Solar panel bike lane generates eco-friendly energy in South Korea

South Korea has run this eco-friendly cycle lane since 2014.

September 25, 2022, 5:00 AM

SEJONG, South Korea -- There is a five-and-a-half mile bike path sitting in the middle of an eight-lane highway, topped with a solar panel that lights up the streets below in South Korea.

But this is no regular bike path. What started as an idea to produce clean energy while simultaneously giving people a place to exercise, South Korea built this eco-friendly cycle lane that connects the cities of Daejeon to Sejong -- the administrative capital of South Korea -- in 2014.

The 13-foot-wide path set in the middle of a highway is unique in South Korea, where most bicycle paths are built adjacent to pedestrian roads. But what really makes the path stand out is its one-of-a-kind feature -- a solar panel-lined roof.

A 5.5-miles-long solar panel bike path sitting in the middle of an eight-lane highway connects Daejeon and Sejong city in South Korea.
South Korea's Ministry of Land, Infrastructure and Transport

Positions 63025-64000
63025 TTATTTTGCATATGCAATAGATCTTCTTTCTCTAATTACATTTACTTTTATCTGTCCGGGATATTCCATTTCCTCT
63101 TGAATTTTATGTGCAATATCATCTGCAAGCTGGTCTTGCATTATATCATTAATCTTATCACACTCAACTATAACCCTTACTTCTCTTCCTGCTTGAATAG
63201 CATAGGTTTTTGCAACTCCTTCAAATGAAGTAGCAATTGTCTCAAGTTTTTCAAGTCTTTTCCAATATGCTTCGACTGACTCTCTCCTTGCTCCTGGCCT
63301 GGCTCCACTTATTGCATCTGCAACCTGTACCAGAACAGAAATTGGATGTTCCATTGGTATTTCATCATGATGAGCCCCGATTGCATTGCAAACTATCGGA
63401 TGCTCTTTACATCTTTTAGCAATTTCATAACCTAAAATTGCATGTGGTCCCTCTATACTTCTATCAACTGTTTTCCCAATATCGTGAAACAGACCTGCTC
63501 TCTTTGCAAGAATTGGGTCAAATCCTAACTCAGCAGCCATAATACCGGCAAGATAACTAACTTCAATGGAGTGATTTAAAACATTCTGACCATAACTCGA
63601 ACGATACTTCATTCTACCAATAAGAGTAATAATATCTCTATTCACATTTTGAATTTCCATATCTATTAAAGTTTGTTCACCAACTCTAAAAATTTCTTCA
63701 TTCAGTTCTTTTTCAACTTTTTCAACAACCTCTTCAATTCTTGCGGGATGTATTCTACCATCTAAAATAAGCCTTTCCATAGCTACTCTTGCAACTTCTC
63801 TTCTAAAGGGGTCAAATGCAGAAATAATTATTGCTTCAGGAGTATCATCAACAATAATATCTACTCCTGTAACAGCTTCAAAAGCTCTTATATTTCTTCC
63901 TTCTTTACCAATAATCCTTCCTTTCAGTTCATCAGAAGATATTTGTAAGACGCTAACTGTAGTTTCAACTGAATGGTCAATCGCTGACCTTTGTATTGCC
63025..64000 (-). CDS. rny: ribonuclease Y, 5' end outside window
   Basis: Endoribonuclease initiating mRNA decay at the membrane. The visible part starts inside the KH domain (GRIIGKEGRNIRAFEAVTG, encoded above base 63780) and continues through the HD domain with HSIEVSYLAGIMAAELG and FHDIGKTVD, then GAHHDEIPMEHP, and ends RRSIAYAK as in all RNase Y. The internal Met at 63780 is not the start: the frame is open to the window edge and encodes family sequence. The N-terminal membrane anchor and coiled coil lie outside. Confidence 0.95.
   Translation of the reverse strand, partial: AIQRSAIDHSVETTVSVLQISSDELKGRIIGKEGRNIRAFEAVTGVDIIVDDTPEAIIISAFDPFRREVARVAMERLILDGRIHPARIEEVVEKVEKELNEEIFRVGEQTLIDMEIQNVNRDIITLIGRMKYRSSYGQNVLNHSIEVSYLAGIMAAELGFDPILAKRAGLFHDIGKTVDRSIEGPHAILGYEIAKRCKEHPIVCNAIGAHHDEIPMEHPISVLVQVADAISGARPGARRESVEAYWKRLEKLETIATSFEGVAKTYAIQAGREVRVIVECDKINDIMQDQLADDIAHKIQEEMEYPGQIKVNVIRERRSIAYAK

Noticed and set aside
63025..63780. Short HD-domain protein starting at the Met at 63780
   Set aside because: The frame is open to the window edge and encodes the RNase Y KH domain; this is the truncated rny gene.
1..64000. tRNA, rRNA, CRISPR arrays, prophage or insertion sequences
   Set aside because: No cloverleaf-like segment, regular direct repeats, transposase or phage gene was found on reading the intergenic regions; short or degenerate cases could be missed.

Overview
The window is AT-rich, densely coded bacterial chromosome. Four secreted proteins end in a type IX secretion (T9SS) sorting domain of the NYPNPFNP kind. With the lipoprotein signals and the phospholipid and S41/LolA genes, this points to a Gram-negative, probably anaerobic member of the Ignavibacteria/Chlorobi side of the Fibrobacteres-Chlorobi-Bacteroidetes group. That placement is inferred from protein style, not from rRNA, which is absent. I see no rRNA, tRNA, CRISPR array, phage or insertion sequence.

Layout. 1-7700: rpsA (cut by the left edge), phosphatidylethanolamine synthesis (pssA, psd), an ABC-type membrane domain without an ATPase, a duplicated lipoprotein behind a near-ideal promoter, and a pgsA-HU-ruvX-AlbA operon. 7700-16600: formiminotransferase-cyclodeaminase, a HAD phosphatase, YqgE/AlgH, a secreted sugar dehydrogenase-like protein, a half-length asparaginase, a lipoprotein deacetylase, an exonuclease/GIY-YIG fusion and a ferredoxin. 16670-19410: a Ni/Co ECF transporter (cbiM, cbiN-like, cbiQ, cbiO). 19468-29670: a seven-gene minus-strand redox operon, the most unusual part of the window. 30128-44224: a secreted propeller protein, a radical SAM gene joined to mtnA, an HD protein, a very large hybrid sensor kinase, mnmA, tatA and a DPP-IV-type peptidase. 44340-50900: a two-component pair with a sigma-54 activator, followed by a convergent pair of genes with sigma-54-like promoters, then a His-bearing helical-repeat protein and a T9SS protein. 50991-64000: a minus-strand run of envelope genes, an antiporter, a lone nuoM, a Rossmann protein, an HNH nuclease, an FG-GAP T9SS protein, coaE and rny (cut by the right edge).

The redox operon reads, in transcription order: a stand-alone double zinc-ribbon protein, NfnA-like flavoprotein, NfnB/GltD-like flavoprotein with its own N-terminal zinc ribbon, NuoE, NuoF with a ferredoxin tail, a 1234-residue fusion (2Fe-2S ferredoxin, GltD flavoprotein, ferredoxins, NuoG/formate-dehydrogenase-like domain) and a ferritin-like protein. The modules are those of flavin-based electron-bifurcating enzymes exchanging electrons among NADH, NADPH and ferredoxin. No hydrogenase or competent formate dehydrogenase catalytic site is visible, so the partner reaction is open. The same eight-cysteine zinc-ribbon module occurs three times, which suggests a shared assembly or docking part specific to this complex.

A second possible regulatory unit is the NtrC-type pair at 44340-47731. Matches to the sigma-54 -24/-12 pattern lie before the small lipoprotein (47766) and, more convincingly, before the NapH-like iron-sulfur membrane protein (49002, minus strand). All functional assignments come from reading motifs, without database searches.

With 7,502 solar panels installed at intervals of approximately 30 inches, the paneling covers 3 miles of the 5.5 mile cycling highway and are capable of producing an annual average of 2,200 MWh of eco-friendly electricity that powers many of the streetlights and electronic displays in Sejong. In fact, the solar panels produce an equivalent amount of energy to power approximately 600 households, according to South Korea’s Ministry of Land, Infrastructure and Transport.

The Korea Western Power Co., Ltd. -- the public corporation that constructed the solar panel bike road -- is in charge of maintaining the solar panels to keep up the power efficiency.

“Solar panels in public facilities are part of a trend in clean energy,” Kim Geun-ho, a researcher from the Green Energy Institute based in the country, told ABC News. “At the beginning stage, solar power generation was mostly constructed in vast farmland and mountainous areas. It moved on to public facility rooftops, and finally have evolved to play the role of a shelter and power generator at the same time, in this case, a roof on top of a bike road.”

Several other metropolitan governments in South Korea have implemented the bike road with solar panels, but this one particular road in Sejong remains the longest and the only one set in the middle of a highway.

“This is the fastest bike road I can take from my home in Daejeon to my workplace in Sejong,” Park Yoon-soo who commutes to work every day using the solar panel bike road for the last two years, told ABC News. “I have always appreciated the solar panel roofs because they become a good shade under strong sunlight, and a roof when it rains.”